1

I followed the instructions from MinGW-64-bit, using Option A: build Qt in MSYS2-shell & MinGW-w64 Win64 Shell.

gcc -v says:

Using built-in specs.
COLLECT_GCC=gcc
COLLECT_LTO_WRAPPER=C:/msys64/mingw64/bin/../lib/gcc/x86_64-w64-mingw32/6.3.0/lto-wrapper.exe
Target: x86_64-w64-mingw32
Configured with: ../gcc-6.3.0/configure
--build=x86_64-w64-mingw32
--disable-isl-version-check
--disable-libstdcxx-debug
--disable-libstdcxx-pch
--disable-multilib
--disable-nls
--disable-rpath
--disable-symvers
--disable-werror
--disable-win32-registry
--enable-bootstrap
--enable-checking=release
--enable-fully-dynamic-string
--enable-graphite
--enable-languages=c,lto,c++,objc,obj-c++,fortran,ada
--enable-libatomic
--enable-libgomp
--enable-libstdcxx-time=yes
--enable-lto
--enable-shared
--enable-static
--enable-threads=posix
--host=x86_64-w64-mingw32
--libexecdir=/mingw64/lib
--prefix=/mingw64
--target=x86_64-w64-mingw32
--with-arch=x86-64
--with-bugurl=https://sourceforge.net/projects/msys2
--with-gmp=/mingw64
--with-gnu-as
--with-gnu-ld
--with-isl=/mingw64
--with-libiconv
--with-local-prefix=/mingw64/local
--with-mpc=/mingw64
--with-mpfr=/mingw64
--with-native-system-header-dir=/mingw64/x86_64-w64-mingw32/include
--with-pkgversion='Rev1, Built by MSYS2 project'
--with-system-zlib
--with-tune=generic
Thread model: posix
gcc version 6.3.0 (Rev1, Built by MSYS2 project)

I downloaded the source code

git clone https://code.qt.io/qt/qt5.git
cd qt5
perl init-repository
git checkout 5.8

I know there are other options:

I've observed the same problem with the second option (archive).

After installing all prerequisites I build OpenSSL and ICU - installed in

  • /usr/local/openssl
  • /usr/local/icu

But from there on the instructions are not so clear. It's stated to use a windows command shell to set some environment variables. But later I'm using the MSYS2 64 Bit shell, so these have no effect. Here is what I did:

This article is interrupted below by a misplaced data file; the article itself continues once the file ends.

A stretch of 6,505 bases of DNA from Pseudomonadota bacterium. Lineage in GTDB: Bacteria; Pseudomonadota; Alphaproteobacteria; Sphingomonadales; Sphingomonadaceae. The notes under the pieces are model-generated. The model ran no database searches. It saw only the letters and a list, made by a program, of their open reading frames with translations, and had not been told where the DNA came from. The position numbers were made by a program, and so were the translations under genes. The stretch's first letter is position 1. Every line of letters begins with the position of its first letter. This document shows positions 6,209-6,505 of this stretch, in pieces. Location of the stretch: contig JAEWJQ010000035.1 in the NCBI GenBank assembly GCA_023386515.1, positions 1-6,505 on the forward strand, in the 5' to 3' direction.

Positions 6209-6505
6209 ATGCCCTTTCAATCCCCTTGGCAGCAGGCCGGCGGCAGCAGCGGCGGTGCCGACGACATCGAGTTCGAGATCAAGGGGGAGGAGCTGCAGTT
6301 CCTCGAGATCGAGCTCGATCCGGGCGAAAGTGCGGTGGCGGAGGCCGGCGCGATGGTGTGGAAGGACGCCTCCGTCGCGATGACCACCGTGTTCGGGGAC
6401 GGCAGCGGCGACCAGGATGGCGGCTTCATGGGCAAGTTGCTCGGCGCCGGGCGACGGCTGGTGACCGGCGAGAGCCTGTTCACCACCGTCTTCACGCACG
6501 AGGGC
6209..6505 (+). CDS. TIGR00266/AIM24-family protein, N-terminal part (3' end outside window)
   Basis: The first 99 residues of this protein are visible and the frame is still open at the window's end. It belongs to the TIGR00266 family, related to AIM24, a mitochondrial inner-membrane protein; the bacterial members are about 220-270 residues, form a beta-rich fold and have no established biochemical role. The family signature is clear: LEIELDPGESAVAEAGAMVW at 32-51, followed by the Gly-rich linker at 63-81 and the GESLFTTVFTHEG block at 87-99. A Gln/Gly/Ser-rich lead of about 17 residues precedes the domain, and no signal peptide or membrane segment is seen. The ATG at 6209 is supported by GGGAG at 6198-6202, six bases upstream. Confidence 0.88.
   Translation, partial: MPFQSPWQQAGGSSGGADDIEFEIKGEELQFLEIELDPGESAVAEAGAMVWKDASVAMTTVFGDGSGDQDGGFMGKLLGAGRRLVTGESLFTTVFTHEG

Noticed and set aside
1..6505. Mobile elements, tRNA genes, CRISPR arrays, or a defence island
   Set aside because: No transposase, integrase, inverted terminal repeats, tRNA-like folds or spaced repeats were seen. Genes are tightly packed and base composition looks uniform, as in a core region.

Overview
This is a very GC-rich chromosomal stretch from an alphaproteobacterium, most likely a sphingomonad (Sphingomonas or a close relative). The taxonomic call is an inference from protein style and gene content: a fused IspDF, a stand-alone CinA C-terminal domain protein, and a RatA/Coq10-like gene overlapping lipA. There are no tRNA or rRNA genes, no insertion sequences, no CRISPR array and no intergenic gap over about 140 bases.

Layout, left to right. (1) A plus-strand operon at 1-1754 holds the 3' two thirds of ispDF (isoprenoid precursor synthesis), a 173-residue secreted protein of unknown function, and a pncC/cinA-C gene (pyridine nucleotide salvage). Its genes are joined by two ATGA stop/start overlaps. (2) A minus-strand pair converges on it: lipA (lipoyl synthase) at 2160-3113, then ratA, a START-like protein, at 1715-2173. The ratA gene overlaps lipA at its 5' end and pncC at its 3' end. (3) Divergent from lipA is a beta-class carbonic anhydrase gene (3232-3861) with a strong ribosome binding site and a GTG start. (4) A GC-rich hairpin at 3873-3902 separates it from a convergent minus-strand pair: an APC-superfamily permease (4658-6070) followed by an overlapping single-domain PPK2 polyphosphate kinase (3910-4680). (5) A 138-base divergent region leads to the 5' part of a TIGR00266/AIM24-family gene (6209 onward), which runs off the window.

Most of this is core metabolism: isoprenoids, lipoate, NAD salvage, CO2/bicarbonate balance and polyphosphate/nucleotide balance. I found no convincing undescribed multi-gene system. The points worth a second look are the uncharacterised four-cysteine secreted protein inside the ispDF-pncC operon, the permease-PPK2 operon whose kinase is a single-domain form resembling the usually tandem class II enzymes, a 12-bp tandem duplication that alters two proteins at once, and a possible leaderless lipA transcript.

export INCLUDE=/usr/local/icu/include:/usr/local/openssl/include
export LIB=/usr/local/icu/lib:/usr/local/openssl/lib
export QMAKESPEC=
export QTDIR=
windows2unix() { local pathPcs=() split pathTmp IFS=\;; read -ra split <<< "$*"; for pathTmp in "${split[@],}"; do pathPcs+=( "/${pathTmp//+([:\\])//}" ); done; echo "${pathPcs[*]}"; }; systemrootP=$(windows2unix "$SYSTEMROOT"); export PATH="$PWD/qtbase/bin:$PWD/gnuwin32/bin:/c/msys64/mingw64/bin:/c/msys64/usr/bin:/c/msys64/usr/local/icu/lib"
export MAKE_COMMAND=
./configure -debug-and-release -opensource -confirm-license -platform win32-g++ -developer-build -c++11 -icu -opengl desktop -openssl -plugin-sql-odbc -nomake examples -nomake tests

The configure script runs some time, but then it stops with the following error:

...
Creating qmake................................................................................................Done.
Info: creating stash file C:\msys64\home\asp\qt5\.qmake.stash
Info: creating super cache file C:\msys64\home\asp\qt5\.qmake.super
ERROR: Unknown command line option '-c++11'.

Maybe I forgot to set some flag somewhere, but for the moment I'm stuck right here. Does anybody know how to continue?

1
  • 3
    Qt 5.8 will not compile without c++11 support in compiler, which makes -c++11 flag useless
    – Andrei R.
    Jan 27 '17 at 6:29
0

I removed flag -c++11, according to the comment from Andrei R. and this seams to solve the problem.

This is the Qt Open Source Edition.
You have already accepted the terms of the Open Source license.
Running configuration tests...
Checking for gold linker... no
Checking for valid makespec... yes
Checking for target architecture... x86_64
Checking for SSE2 instructions... yes
Checking for SSE3 instructions... yes
Checking for SSSE3 instructions... yes
Checking for SSE4.1 instructions... yes
Checking for SSE4.2 instructions... yes
Checking for AVX instructions... yes
Checking for bugfree AVX support in compiler... yes
Checking for AVX2 instructions... yes
Checking for AVX512 F instructions... no
Checking for C++14 support... yes
Checking for C++1z support... yes
Checking for compiler defaulting to C++11 or higher... yes
0

The correct compiler flag should be -std=c++11, not -c++11.

Anyway, GCC 6.x uses C++11 implicitly, so it is not necessary. This is also apparent from the log in the author's answer.

Your Answer

By clicking “Post Your Answer”, you agree to our terms of service, privacy policy and cookie policy

Not the answer you're looking for? Browse other questions tagged or ask your own question.